Some experts question the wisdom of lowering age requirements. "You'd be hard pressed to find much support in the community for hiring 19-year-olds," says Kenny Wild, a state representative from Kansas. George Camp, co-president of the Criminal Justice Institute says, "Every state is really being affected in one way or another." He cites low wages and proximity to the workplace as two key factors responsible for the shortage.
Oklahoma is struggling against a 20 percent vacancy, and overtime pay has gone through the roof. But the $16,742 a year starting salary means, "you can make [more] as a convenience store clerk," says Jerry Massie, a corrections department spokesman. Texas started paying overtime two years ago but the system is still under pressure to fill positions that top out at $28,380 per year.
Signing bonuses, savings bonds, and free room and board are just some of the incentives various states are offering new employees. "I don't think you can move anywhere in Texas without seeing our signs," says Glenn Castleberry, spokesman for the Texas Department of Criminal Justice (TDCJ). Texas is short 2,800 guards out of the 26,000 needed to staff their facilities, four times the number of vacancies they had two years ago. Castleberry says the shortage creates a variety of security problems.
An investigation into the escape of 6 prisoners from an Alabama prison revealed that three of the four guard towers were unmanned, and 41 officers were filling 58 shift positions. Officials in Arizona blame an assault on a nurse this past November on a shortage of staff. Warden David McKune blames the rape of a guard at the Lansing facility in Kansas on the fact that she was working alone in a three-person post.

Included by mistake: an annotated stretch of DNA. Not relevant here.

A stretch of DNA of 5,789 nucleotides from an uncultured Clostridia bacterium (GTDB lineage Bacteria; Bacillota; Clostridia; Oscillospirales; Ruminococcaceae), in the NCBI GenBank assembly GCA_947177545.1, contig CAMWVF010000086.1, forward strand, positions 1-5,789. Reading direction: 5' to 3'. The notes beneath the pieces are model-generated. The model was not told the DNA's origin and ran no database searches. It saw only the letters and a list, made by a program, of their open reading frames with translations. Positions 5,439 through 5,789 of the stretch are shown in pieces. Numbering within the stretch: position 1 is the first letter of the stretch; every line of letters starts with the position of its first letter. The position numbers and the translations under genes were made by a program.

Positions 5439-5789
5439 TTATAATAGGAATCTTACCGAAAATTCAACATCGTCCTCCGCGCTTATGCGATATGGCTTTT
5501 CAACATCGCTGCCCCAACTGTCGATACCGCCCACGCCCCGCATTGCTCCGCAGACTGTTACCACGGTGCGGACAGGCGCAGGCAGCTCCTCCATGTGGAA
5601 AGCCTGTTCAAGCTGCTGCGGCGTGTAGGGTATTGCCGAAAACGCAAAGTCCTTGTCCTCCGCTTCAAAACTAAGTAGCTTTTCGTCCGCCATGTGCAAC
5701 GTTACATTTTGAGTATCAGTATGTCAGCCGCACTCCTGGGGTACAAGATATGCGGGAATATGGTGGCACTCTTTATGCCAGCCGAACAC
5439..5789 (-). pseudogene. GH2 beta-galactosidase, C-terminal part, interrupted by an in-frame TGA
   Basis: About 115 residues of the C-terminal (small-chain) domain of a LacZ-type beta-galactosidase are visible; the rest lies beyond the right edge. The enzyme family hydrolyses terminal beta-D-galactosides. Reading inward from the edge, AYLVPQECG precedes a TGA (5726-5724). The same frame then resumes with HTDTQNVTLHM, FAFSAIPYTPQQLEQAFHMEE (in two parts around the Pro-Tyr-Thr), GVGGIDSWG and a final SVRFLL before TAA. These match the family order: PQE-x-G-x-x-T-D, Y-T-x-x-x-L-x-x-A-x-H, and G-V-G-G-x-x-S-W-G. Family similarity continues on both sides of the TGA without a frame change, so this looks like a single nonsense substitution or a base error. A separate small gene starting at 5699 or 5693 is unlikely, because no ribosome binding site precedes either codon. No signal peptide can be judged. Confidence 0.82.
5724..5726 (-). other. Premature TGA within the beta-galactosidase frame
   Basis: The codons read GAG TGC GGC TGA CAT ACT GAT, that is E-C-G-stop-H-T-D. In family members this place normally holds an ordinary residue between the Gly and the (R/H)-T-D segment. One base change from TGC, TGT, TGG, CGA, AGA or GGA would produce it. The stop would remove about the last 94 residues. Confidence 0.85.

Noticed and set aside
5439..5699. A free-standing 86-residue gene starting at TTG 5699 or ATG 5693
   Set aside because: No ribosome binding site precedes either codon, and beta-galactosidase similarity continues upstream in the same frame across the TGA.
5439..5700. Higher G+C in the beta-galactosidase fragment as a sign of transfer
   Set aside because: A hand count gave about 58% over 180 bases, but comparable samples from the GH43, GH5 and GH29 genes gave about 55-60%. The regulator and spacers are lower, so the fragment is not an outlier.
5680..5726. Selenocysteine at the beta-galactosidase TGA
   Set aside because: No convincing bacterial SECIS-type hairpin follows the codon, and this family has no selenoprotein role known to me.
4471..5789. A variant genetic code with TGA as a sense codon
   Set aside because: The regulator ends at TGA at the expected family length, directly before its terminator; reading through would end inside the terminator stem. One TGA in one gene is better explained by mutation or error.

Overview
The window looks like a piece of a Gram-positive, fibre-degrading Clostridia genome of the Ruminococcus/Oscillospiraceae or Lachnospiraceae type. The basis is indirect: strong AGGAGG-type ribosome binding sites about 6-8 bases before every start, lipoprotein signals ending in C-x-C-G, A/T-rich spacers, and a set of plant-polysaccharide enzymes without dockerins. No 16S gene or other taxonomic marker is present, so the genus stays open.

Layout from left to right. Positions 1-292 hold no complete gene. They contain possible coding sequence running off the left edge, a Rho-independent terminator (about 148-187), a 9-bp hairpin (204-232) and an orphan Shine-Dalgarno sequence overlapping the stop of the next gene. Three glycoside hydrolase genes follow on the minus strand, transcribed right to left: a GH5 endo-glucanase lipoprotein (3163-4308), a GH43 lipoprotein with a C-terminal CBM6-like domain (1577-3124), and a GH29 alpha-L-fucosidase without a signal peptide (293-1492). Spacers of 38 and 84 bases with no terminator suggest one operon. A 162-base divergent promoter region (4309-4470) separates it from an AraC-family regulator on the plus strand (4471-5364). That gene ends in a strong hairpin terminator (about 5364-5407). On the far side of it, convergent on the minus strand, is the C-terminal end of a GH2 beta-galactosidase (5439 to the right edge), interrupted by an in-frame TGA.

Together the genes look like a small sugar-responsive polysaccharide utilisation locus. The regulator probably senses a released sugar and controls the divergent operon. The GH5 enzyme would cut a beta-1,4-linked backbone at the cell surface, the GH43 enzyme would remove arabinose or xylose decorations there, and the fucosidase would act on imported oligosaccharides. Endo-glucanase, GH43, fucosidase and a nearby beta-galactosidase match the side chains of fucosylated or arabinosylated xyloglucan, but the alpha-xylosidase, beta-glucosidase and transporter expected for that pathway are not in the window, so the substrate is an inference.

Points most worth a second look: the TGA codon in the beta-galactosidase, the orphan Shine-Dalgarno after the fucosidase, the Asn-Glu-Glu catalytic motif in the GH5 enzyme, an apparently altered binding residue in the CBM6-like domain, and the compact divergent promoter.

Two years ago Kentucky came very close to calling the National Guard to help fill vacancies in the State Reformatory. As recently as last year they were still short 50 of 311 guards. That was when Warden Bill Seabold decided to offer guards a 3-day workweek and free sleeping quarters in the prison tower. Concentrating his ads in the impoverished areas of the state, Seabold struck pay dirt. Entire families came to fill the positions and Kentucky now has a waiting list for guard jobs.
But the situation in Kentucky is not without faults. Two thirds of the staff works 13-hour shifts. At 3 days a week, salaries average little more than $18,000 a year, well below poverty level for a family of four. Guard's quarters vary from motel rooms to dingy shacks. At the State Reformatory the prison tower has one shower, two toilets, and 12 guards per floor. Vinyl shades are used to keep searchlights out of their faces as they sleep.
Neither have private prisons been the answer. In a society that is rapidly incarcerating more and more of its citizens, private prisons had promised to be the answer to the burgeoning prison industry. But the much-heralded panacea proved to be an ineffective placebo as overbuilding, high costs, and security problems have strangled prisonforprofit companies. Of the more than 2 million prison beds in the U.S., private prisons account for only 120,000.
Shares of Correction Corporation of America, the largest private prison operator, sold for $45 a share in 1998. Now a share costs less than a dollar. CCA recently lost contracts in North Carolina because of its inability to find qualified guards. The same problem cost Civigenics, a private prison company out of Massachusetts, a contract in Ohio. While some states are considering pay raises, and others are juggling age requirements, many are at a loss for solutions. The problem may resolve itself as the economy slides deeper into recession and unemployed workers seek poorly paid prison jobsjobs which arguably are better than no job at all.
Sources: The New York Times, U.S. News & World Report.
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